It's been more than a year since the lockdown first began. Since then we've had a second lockdown and we're about to enter into our third one.
In between the lockdowns, we've had periods when we were allowed to go back into the dojo and train with social distancing. There were even brief periods when we could do contact training.
Through it all, I have imposed a masking requirement. The rationale is simple. The virus is primarily transmitted through droplets and aerosols. When you exercise and are breathing heavily, you exhale more droplets and aerosols, which also travel longer distances than when you are breathing normally.
Wearing a mask helps to reduce the amount of droplets and aerosols that go into the air. It also reduces the amount of droplets and aerosols that get into your mouth from the air. Of course, even with masks on, there is still a risk of infection but at least we are doing our best to reduce the risk.
I note that other judo clubs — and certainly most gyms — do not require their members to wear masks. The reason is obvious. They know that people don't like to wear masks during exercise. They want to make their customers happy so they don't require it. But they are also endangering everyone who trains there.
At our club, everyone wears a mask. I'm sure some would rather not do so but they understand the rationale for this requirement and they accept that it is the condition for training at the club. We have to remain diligent if we want to be a safe place for people to train.
One good thing about lockdowns is that they serve to remind us to be grateful for the things we have and to not take things for granted. It's human nature to assume that good conditions will always last. But nothing is permanent and what's here today could be gone tomorrow.
For a long stretch last year, all we could do was socially-distanced, outdoors training. When dojo training was finally allowed, a lot of people attended the first day back. As they say, you never miss your water til your well runs dry. And people missed training in the dojo. Over time, as people got used to training in the dojo, the numbers started to trail off. People assumed that dojo training would always be there.
Then suddenly it was taken away from us when a new lockdown was announced. For a while, all we could do was Zoom training. Everyone missed dojo training again. Once it was allowed, a bunch of people come back for training. But over time, the numbers trailed off... again.
There was also a time when it was possible to do contact training in Putrajaya. Many members back then asked if we could have lessons there instead. Nobody seemed to care that Putrajaya was 50km away. If we could do contact training, it'd be worth the trip, was the general feeling.
Then out of the blue, contact training was allowed in KL. A rush of people came back to the dojo, delighted as they were with the prospect of contact training. But after a while the numbers again trailed off as people got used to contact training. As of last week, if I had suggested training in Putrajaya, there would have been moans all around.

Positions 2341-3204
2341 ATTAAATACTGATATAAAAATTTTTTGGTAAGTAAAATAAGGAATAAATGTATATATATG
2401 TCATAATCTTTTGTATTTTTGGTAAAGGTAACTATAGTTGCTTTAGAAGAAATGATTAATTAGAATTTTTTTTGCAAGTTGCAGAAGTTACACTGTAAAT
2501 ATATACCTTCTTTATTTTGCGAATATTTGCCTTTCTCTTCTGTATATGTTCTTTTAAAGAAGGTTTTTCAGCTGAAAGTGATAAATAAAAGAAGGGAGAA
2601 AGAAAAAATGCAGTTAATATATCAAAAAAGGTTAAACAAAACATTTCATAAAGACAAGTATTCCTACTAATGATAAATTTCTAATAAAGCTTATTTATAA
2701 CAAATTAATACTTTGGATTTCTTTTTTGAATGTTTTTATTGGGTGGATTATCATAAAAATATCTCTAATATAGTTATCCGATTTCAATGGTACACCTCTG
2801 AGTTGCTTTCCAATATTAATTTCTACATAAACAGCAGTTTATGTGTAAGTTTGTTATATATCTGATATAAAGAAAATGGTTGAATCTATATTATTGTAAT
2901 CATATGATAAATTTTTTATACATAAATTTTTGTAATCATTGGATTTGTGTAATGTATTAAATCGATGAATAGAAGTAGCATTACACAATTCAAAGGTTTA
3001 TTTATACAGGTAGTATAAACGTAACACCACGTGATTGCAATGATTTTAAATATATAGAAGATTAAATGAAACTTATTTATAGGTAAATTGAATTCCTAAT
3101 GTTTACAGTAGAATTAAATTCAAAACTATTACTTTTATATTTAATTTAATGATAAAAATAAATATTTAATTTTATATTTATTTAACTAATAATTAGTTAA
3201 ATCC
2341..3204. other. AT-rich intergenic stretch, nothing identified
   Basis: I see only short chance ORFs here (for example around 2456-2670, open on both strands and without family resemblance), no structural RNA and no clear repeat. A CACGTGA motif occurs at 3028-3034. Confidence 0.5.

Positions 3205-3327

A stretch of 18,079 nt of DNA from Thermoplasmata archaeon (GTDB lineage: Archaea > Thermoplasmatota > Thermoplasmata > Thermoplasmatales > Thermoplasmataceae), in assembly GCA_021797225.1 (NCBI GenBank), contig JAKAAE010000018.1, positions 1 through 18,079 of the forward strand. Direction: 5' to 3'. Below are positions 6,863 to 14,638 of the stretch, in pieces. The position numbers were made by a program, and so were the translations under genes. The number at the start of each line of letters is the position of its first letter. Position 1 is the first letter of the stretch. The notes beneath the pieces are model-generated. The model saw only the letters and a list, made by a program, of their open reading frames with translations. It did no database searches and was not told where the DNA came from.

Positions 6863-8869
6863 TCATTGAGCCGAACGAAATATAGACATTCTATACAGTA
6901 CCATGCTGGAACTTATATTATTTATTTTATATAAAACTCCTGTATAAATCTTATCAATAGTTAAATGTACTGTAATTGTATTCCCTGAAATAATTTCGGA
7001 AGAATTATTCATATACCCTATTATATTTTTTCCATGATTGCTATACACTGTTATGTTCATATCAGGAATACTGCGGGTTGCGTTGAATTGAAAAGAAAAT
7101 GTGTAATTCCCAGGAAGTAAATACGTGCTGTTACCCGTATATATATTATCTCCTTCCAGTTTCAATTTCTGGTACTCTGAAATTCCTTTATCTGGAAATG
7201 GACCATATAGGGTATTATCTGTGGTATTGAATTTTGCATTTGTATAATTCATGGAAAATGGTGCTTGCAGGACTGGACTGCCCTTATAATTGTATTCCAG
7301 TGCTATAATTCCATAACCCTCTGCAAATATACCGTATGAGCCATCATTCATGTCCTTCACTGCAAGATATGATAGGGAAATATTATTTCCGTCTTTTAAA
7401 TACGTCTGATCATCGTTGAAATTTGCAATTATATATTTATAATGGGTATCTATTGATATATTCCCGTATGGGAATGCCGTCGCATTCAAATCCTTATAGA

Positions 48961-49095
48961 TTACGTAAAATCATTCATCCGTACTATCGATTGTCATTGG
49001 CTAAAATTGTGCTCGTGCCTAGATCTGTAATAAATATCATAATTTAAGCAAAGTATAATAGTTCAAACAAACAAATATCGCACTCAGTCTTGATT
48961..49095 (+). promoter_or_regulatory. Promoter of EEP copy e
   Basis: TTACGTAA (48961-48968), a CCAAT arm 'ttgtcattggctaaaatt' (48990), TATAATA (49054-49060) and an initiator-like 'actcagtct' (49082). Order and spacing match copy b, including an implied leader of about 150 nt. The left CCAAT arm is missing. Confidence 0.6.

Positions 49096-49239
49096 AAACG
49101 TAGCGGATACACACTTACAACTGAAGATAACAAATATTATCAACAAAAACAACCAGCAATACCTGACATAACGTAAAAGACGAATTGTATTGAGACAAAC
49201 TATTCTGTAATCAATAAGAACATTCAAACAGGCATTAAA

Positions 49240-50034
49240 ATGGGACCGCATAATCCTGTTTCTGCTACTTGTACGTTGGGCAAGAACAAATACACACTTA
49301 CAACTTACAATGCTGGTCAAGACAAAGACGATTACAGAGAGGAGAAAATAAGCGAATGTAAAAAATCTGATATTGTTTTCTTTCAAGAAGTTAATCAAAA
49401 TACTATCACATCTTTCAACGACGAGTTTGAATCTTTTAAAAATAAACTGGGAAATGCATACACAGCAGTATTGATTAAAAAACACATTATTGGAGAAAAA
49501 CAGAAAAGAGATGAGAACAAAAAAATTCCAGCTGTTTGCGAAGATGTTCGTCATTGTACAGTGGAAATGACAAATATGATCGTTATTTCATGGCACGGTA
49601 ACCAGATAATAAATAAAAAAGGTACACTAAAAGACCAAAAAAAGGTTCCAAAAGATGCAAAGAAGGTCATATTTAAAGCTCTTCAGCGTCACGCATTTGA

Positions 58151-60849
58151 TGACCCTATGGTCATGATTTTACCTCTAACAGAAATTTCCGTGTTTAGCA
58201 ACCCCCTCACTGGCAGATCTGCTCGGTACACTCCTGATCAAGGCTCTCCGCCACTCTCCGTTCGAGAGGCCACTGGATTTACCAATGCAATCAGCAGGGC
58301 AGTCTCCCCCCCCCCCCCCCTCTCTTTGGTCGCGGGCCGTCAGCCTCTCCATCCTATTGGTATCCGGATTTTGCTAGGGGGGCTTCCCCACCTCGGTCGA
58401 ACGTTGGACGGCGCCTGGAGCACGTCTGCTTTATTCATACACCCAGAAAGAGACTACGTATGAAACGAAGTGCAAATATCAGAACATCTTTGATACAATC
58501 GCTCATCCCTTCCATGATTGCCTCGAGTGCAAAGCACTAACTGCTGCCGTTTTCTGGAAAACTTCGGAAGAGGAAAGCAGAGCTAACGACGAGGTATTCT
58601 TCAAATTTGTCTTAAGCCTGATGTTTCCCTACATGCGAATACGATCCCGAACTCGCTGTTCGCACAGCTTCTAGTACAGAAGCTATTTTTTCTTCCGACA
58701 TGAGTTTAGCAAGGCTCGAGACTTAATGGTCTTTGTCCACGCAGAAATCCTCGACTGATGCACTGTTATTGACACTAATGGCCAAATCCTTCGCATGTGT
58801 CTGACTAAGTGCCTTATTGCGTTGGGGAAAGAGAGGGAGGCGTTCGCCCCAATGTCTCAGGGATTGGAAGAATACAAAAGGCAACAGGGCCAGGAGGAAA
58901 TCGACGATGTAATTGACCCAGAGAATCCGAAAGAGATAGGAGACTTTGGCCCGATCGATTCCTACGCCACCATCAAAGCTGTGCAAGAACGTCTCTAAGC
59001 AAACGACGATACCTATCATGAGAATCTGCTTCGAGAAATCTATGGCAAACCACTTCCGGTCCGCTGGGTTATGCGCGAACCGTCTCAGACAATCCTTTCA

Now, all of a sudden we are told there's going to be yet another lockdown and contact training will no longer allowed, for at least two weeks. I bet if we could train in Putrajaya during these next two weeks, many people would be game.
Like I said, you never miss your water til your well runs dry. But why should it be like that? The answer is it doesn't have to be and it shouldn't be. We should be grateful for what we have and make the most of it, while we can.
A few weeks ago, one of my players, who wasn't able to train for a while due to some circumstances, remarked that she felt grateful for any opportunity to train. I told her that this was the correct attitude to have.
"Today, you have a good dojo, with good instructors and good training partners," I said. "That may not necessarily be the case tomorrow, or perhaps next week, or next month, or next year."
When I was a young judoka, I got the chance to train at LA Judo Training Center, which greatly influenced and enhanced my judo. Not long after I left, the club closed down. A few years after that, the head coach passed away. I could have easily missed the opportunity to train there and learn from that coach.
Good clubs and good coaches won't always be there. And this is true for training partners as well. People sometimes move away for work or for study. They might lose their jobs and have to quit judo. Or they might develop new interests and move on to other things. What's here today might be gone tomorrow.
So, if you have a good club, a good coach and good training partners, appreciate that fact and come for regular training. Don't assume they will always be there. We hope they will be but in this world nothing is certain except death and taxes.
Be diligent, be grateful